Novice’s Guide to Purchasing Asian Ingredients – Fish Sauce

I remember trying to figure out how to stock my kitchen with staples to cook some of my husband’s favorite dishes and feeling very overwhelmed.  There are so many different things, so many varieties…it can be confusing. In fact, sometimes it’s still confusing.

If you are interested in cooking Asian foods this guide may help you sort it out. I can’t offer a comprehensive guide encompassing all the different ingredients…frankly, that would take more days and pages than I could possibly put together. Instead I will try and tackle one or two ingredients at a time.

Fish Sauce

Fish sauce is a staple ingredient in most Southeast Asian foods. There are also Japanese and Korean varieties.

If you are buying fish sauce to cook a Vietnamese dish, try and find one that is a dark amber color and has the words nuoc mam on the label. It is made from fermented anchovies, salt and water.

The delicious sauce (also called nuoc mam) served in Vietnamese restaurants  along with the fried egg rolls and some of the other dishes that are often popular is made from fish sauce, vinegar, lime or lemon juice, sugar and sometimes chilis and garlic. This sauce is primarily used for dipping but the plain fish sauce is typically used for cooking.

In the Philippines, anchovies, shrimp or other small fish are fermented in a process that takes many months to make a paste-like substance called bagoong. The by-product of this is a yellowish liquid called patis…the Filipino fish sauce.

In Laos fish sauce is called nam pa and in Thailand nam pla. Both are very similar to the Vietnamese version. There is also another version in Laos called padaek which has some solid fish pieces in it.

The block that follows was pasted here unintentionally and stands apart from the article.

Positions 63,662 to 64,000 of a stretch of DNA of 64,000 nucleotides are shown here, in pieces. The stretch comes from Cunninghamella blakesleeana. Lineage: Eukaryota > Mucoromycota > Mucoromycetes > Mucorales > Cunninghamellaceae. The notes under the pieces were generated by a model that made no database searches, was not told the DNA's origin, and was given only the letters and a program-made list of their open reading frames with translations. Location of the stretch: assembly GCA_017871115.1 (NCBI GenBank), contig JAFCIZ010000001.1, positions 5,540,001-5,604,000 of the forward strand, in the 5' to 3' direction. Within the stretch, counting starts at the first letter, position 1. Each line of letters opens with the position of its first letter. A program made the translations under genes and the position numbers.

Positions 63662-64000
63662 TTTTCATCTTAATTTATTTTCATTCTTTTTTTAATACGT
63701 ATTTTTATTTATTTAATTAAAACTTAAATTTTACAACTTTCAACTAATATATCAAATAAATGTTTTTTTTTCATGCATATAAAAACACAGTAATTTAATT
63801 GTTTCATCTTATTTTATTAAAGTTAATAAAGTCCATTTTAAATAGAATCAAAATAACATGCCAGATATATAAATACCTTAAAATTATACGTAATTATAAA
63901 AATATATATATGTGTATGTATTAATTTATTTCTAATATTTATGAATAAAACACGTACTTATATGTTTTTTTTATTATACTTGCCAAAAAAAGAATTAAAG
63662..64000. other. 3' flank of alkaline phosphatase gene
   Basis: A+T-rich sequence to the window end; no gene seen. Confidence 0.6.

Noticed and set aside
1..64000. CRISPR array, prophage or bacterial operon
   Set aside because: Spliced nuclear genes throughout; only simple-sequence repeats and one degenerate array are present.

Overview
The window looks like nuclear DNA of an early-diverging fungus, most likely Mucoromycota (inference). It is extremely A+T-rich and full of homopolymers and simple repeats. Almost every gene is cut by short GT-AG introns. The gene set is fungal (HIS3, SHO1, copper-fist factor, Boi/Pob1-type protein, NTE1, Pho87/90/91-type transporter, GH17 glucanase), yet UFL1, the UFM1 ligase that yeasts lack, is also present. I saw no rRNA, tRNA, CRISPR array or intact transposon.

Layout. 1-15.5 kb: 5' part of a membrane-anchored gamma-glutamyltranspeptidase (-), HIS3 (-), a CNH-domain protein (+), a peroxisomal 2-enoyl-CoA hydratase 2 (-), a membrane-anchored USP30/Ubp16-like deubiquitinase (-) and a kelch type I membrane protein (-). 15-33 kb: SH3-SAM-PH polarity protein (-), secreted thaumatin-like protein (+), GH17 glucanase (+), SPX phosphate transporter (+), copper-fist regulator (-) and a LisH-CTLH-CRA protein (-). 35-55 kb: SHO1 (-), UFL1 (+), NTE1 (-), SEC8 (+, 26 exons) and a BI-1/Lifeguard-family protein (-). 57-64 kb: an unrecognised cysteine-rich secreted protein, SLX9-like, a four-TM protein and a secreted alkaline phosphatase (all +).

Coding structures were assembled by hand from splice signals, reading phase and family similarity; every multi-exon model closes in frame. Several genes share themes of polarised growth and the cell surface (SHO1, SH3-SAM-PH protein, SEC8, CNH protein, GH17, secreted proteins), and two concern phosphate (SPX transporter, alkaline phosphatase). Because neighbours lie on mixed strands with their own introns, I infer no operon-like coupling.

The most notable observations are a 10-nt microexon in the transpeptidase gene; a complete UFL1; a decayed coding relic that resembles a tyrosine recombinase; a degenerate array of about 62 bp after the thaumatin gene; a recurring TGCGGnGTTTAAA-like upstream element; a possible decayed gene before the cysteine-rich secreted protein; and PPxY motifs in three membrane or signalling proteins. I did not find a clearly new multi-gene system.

Fish sauce in Japan is called Ikanago shoyu. Miso (seasoning) is usually made from fermented soy, rice or barley.  Ikanago shoyu is a regional version of miso made from the sand lance and used to season hot pot dishes. This is

Fish sauce in Korea is called Jeotgal and is made from anchovies, but is primarily used in kimchi.

I’m sure there are probably a lot of other varieties and uses that I did not include, but hopefully this will give you some idea of what to get so that you do not feel overwhelmed in the Asian market.

Also, I know I’ve said in the past that there is no substitute for fish sauce, and in my opinion that holds true. However, in a pinch there is a recipe you can use if you can’t find fish sauce or if you run out suddenly.

Mix one part soy sauce to four parts anchovies and simmer in a saucepan for 10 min. Strain this through a sieve to extract the solids. I do not guarantee the flavor of this recipe, as I’ve never actually tried it…never been in that bad of a pinch. 😉

And here are a few online sites you can buy fish sauce:

eFoodDepot.com

Asianwok.com

Pacific Rim Gourmet (expensive)

Linking to:

Funky Junk's Saturday Nite Special
 

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